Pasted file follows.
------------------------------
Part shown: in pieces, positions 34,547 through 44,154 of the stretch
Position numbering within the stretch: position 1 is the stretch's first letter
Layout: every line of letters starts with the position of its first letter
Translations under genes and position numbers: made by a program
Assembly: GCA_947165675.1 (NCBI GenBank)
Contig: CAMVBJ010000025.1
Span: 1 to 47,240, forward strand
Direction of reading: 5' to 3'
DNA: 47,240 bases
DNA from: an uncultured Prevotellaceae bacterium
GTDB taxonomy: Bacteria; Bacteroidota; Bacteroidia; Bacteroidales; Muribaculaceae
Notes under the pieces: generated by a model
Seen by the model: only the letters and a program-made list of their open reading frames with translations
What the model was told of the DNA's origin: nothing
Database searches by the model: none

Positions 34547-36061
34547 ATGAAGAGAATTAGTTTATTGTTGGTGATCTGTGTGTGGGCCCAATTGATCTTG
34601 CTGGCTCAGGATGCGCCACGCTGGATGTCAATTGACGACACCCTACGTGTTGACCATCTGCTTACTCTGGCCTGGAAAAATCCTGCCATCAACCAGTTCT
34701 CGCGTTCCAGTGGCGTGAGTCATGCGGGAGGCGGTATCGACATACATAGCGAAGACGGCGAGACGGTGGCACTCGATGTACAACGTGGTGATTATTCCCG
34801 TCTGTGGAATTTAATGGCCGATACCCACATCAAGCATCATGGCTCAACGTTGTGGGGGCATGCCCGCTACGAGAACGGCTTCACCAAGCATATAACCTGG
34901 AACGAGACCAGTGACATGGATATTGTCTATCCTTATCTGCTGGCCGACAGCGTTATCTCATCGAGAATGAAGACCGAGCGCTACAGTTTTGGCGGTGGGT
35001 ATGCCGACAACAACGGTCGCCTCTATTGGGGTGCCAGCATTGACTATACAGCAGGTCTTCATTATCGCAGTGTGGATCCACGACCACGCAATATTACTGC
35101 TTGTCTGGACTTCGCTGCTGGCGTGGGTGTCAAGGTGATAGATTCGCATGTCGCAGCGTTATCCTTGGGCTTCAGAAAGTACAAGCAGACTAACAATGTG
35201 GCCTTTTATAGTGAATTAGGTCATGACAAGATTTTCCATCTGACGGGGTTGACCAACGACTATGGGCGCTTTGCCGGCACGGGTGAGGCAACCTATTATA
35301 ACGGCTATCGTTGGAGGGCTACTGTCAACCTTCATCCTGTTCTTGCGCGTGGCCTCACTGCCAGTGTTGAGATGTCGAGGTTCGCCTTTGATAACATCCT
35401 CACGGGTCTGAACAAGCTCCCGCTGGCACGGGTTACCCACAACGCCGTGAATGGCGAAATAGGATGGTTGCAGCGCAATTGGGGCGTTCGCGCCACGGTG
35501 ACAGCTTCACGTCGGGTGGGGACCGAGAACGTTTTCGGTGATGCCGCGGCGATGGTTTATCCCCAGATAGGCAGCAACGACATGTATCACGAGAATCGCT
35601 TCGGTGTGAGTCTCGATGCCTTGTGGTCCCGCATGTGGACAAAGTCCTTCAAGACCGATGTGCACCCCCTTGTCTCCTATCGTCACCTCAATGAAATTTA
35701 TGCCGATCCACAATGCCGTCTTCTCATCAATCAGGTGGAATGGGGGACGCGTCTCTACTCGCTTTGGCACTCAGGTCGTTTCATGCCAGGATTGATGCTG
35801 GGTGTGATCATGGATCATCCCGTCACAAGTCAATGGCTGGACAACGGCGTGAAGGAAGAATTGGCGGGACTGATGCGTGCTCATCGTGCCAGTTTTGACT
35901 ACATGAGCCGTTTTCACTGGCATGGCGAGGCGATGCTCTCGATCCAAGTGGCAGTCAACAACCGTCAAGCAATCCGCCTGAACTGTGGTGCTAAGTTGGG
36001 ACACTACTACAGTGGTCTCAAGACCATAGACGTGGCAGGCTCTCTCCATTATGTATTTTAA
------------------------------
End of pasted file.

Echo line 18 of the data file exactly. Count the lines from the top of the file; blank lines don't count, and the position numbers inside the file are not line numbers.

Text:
34601 CTGGCTCAGGATGCGCCACGCTGGATGTCAATTGACGACACCCTACGTGTTGACCATCTGCTTACTCTGGCCTGGAAAAATCCTGCCATCAACCAGTTCT